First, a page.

Manufactured by Douglas
The B-18 was designed to meet a 1934 U.S. Army Air Corps requirement for a bomber to replace the Martin B-10. Based upon Douglas’ proven DC-2 and DC-3 commercial airliners, the B-18 was one of three aircraft in contention for the Air Corps contract. The DB-1, as the B-18 was initially designated, won the competition and deliveries began in February 1937.
Equipping both bomber and reconnaissance squadrons, the B-18 was joined in May 1938 by an improved model, the B-18A. By 1940, the Bolo was the most numerous bomber in Air Corps service, but its days as a first-line aircraft were ending. Although being replaced by newer models in the U.S. based groups, the attack on Pearl Harbor on December 7, 1941 found the Bolo as still the most common bomber in use overseas. Virtually wiped out on the ground, the B-18s played no significant role in the Pacific theater of operations.
The Bolo was employed as an anti-submarine patrol plane on the east coast of the U.S. and in the Caribbean area, where it pioneered the use of Airborne Surface Vessel detection radar. The B-18s patrolled the Panama Canal Zone and served in the defense of Alaska against Japanese invasion forces.
Withdrawn from use as a bomber, the majority of B-18s served as cargo, transport or training aircraft, many as bombardier trainers. A few Bolos were used in the development of U.S. Army paratroop training programs.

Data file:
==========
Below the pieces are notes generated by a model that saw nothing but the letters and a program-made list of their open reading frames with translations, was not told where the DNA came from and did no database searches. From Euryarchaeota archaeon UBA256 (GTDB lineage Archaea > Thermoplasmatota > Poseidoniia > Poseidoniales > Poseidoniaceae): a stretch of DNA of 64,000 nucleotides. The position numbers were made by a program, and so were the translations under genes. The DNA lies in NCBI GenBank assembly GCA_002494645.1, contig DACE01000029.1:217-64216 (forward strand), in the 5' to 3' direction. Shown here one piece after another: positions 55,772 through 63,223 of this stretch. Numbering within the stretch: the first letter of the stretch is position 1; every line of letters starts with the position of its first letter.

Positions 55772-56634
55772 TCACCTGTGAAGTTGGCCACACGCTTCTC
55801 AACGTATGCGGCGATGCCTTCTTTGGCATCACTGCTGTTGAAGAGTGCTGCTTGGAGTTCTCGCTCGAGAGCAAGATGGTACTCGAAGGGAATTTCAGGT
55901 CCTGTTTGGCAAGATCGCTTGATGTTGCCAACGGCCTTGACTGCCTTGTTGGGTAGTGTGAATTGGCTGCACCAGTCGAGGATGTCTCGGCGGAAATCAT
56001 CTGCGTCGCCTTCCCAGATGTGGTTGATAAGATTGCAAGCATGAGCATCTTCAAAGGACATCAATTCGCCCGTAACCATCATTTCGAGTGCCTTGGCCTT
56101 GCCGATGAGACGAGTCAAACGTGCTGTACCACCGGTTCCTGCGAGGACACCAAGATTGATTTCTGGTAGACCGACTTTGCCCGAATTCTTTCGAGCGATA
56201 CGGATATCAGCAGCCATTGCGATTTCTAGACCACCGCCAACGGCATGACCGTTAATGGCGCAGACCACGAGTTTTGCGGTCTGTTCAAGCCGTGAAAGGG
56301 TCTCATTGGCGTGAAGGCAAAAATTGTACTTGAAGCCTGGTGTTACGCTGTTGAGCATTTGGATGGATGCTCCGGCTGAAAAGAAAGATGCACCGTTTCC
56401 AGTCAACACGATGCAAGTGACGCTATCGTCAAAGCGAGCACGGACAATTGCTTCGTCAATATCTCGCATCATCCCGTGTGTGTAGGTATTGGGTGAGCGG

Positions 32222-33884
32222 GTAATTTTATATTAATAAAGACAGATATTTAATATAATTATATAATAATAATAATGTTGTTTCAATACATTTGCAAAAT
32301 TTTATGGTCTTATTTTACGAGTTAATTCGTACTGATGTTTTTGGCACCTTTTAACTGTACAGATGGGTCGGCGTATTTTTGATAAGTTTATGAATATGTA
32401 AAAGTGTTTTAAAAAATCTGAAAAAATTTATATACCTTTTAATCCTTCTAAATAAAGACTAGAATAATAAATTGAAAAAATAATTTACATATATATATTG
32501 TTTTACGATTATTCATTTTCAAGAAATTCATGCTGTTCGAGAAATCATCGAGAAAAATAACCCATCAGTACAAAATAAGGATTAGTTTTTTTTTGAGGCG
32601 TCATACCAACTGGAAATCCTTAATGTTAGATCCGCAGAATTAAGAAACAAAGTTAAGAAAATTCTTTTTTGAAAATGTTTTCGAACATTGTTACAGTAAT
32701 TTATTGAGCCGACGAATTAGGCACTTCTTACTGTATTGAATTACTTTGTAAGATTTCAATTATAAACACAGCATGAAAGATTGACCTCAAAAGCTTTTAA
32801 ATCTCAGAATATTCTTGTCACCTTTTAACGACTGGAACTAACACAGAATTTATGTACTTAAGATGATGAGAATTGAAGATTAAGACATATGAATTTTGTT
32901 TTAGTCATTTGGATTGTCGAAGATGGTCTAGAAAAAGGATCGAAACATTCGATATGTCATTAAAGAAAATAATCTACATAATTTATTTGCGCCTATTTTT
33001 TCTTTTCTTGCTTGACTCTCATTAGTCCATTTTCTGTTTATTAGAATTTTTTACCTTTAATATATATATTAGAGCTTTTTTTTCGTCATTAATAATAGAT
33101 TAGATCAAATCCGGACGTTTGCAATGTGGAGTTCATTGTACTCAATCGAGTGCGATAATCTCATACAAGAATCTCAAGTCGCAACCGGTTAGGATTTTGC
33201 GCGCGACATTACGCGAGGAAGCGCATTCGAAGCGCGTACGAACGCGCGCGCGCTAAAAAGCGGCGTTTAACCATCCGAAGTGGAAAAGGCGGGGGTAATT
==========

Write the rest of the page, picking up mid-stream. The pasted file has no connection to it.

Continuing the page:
Declared surplus in 1944, most Bolos were available inexpensively for use as cargo planes or crop sprayers, with some still working into the late 1960s.
Douglas built 133 B-18 and 217 B-18A aircraft for the Air Corps. Only five are preserved in museums today.
Our B-18A Bolo
Click here for a detailed history of the museum’s B-18. Thanks to museum volunteer Dave Tomecek for an outstanding job in researching and writing this article.
- Role/Category: Bomber
- Wingspan: 89 feet, 6 inches
- Length: 57 feet, 10 inches
- Height: 15 feet, 2 inches
- Weight: 24,000 lbs. design, 27,000 lbs. maximum
- Powerplant: Two 1,000 hp Wright R-1820-53 Cyclone nine-cylinder radial piston engines
- Speed: maximum: 215 mph, normal cruise: 167 mph
- Ceiling: 23,900 feet
- Crew: seven: pilot, co-pilot, radio operator, bombardier/navigator, and three gunners
- Armament: three .30 caliber M-2 machine guns located in nose, retractable dorsal, and ventral positions
- Payload: 2,400 lbs. design, 4,400 lbs. maximum